"I have a question about the limits of variability in the difficulty or challenge posed by different elements of the facets analyzed in a performance. Let us say that a data set derived from a large-scale performance assessment that has the following characteristics:
1. 5,000+ examinees.
2. each of whom performs two tasks drawn at random from a pool of 20 speeches.
3. each examinee is rated on both tasks by a random pair of raters from a pool of 50.
4. each task is rated on 4 assessment items with a common 6-point scale.
"According to the results of a Rasch analysis,
the examinee logit ability spread is from -8 to +8 logits
the raters vary in harshness from -2 to +2 logits, with Infit Mean-Square between 0.7 and 1.5
the tasks range in difficulty from -0.5 to +0.5 logits with Infit MnSq between 0.9 and 1.2
the assessment items range in challenge from -1 to +1 logit, Infit MnSq between 0.8 and 1.2
"The biggest problem seems to be rater variability. Can Rasch analysis produce fair ability estimates with these large measure and fit variations?"
Tom Lumley, Hong Kong Poly University
In this example, variability in rater severity could be an asset. The range of task and item difficulties is small relative to the examinee range. The wide range of rater severity would cause candidates of the same ability to be evaluated against different levels of the rating scale producing both better examinee measures and better validation of rating scale functioning. As long as the raters are self-consistent (across time and across examinees), I can't imagine how variability in severity would ever be a problem.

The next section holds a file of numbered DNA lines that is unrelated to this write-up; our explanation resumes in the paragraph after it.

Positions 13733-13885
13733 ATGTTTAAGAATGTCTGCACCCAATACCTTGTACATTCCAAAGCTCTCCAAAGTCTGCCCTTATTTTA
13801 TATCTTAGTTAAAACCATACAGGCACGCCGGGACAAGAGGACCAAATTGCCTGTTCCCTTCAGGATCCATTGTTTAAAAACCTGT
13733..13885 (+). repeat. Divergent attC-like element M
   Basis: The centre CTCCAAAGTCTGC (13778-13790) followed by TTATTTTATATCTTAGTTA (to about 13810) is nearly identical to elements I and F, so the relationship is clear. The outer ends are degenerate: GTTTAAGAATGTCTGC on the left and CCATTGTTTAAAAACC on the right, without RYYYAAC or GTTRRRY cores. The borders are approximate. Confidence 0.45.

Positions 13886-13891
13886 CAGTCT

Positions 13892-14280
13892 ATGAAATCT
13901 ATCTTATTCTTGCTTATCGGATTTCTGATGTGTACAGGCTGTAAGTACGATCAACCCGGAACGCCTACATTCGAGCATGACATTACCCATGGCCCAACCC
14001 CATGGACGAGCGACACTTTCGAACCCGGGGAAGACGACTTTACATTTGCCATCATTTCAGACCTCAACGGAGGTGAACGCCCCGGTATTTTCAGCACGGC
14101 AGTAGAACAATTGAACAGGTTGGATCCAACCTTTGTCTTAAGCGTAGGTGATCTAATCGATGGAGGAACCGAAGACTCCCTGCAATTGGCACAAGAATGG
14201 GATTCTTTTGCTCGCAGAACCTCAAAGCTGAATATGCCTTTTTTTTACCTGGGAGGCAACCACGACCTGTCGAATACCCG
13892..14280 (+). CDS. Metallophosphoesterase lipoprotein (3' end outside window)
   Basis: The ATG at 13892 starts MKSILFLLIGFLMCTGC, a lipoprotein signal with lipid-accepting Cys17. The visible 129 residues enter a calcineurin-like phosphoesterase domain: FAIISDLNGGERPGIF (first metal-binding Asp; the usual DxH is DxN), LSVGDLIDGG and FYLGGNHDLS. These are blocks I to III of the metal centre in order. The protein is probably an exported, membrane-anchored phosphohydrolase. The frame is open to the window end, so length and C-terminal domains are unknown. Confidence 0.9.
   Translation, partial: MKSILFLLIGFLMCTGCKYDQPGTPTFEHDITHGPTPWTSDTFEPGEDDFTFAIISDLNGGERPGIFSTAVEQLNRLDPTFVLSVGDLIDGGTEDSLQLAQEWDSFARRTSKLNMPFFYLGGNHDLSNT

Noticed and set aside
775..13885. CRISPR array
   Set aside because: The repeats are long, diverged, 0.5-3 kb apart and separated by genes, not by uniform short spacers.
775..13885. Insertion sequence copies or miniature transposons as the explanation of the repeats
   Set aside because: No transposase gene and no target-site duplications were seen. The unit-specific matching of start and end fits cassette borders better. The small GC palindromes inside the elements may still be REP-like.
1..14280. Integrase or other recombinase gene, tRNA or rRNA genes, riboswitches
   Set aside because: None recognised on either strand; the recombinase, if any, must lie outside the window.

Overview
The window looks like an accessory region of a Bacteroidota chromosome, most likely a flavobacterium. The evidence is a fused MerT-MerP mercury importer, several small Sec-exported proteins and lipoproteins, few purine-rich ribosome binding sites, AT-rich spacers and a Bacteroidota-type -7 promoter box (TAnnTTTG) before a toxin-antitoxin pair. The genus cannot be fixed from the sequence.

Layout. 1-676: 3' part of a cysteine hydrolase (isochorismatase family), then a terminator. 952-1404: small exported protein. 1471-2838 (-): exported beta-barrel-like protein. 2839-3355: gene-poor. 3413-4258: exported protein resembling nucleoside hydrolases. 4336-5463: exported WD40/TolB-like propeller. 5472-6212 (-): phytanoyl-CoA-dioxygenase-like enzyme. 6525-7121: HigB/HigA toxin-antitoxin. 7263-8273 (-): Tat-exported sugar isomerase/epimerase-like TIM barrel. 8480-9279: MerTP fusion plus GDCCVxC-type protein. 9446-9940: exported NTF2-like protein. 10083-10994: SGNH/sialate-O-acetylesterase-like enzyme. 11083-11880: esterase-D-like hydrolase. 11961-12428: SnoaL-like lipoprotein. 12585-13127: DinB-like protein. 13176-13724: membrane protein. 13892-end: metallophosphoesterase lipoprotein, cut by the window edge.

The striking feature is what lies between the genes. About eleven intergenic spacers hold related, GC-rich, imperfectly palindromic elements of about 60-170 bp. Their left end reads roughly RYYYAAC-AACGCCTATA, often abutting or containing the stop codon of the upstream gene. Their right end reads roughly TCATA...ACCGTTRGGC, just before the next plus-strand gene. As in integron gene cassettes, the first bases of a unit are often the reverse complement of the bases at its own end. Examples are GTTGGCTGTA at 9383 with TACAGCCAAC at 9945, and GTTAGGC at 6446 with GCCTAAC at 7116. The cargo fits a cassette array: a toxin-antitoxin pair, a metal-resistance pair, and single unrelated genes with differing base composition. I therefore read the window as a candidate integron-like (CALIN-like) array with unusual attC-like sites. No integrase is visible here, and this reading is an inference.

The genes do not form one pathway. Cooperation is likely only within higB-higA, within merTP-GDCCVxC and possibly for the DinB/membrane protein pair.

The variation in your rater fit statistics indicates that some part of your data may be of doubtful quality. This could be due to raters with different rating styles (e.g., halo effect, extremism). If so, you can discover the amount of mis-measurement this causes by allowing each rater to define their own rating scale. The person measures from this model can then be compared to the shared rating scale model. I have a paper using these methods, "Unmodelled Rater Discrimination Error", given at IOMW, 1998.
Looking at your quality-control fit statistics, your tasks and items are performing well. Raters with noisy fit statistics near 1.5 are problematic. Perhaps the misfitting raters encountered idiosyncratic examinees. Drop idiosyncratic examinees and judges from the data temporarily. Analyze the remaining examinees, items, tasks and raters. Verify that the 6 category rating scale is working as intended for all items, tasks and raters by allowing each of these in turn to have their own rating scale definitions. Finally anchor all measures at their most defensible values and reintroduce dropped examinees and judges for the final measurement report.
John Michael Linacre
Rater Variability Lumley T, Congdon P., Linacre J. Rasch Measurement Transactions, 1999, 12:4 p.
|Rasch Measurement Transactions (free, online)||Rasch Measurement research papers (free, online)||Probabilistic Models for Some Intelligence and Attainment Tests, Georg Rasch||Applying the Rasch Model 3rd. Ed., Bond & Fox||Best Test Design, Wright & Stone|
|Rating Scale Analysis, Wright & Masters||Introduction to Rasch Measurement, E. Smith & R. Smith||Introduction to Many-Facet Rasch Measurement, Thomas Eckes||Invariant Measurement: Using Rasch Models in the Social, Behavioral, and Health Sciences, George Engelhard, Jr.||Statistical Analyses for Language Testers, Rita Green|
|Rasch Models: Foundations, Recent Developments, and Applications, Fischer & Molenaar||Journal of Applied Measurement||Rasch models for measurement, David Andrich||Constructing Measures, Mark Wilson||Rasch Analysis in the Human Sciences, Boone, Stave, Yale|
|in Spanish:||Análisis de Rasch para todos, Agustín Tristán||Mediciones, Posicionamientos y Diagnósticos Competitivos, Juan Ramón Oreja Rodríguez|
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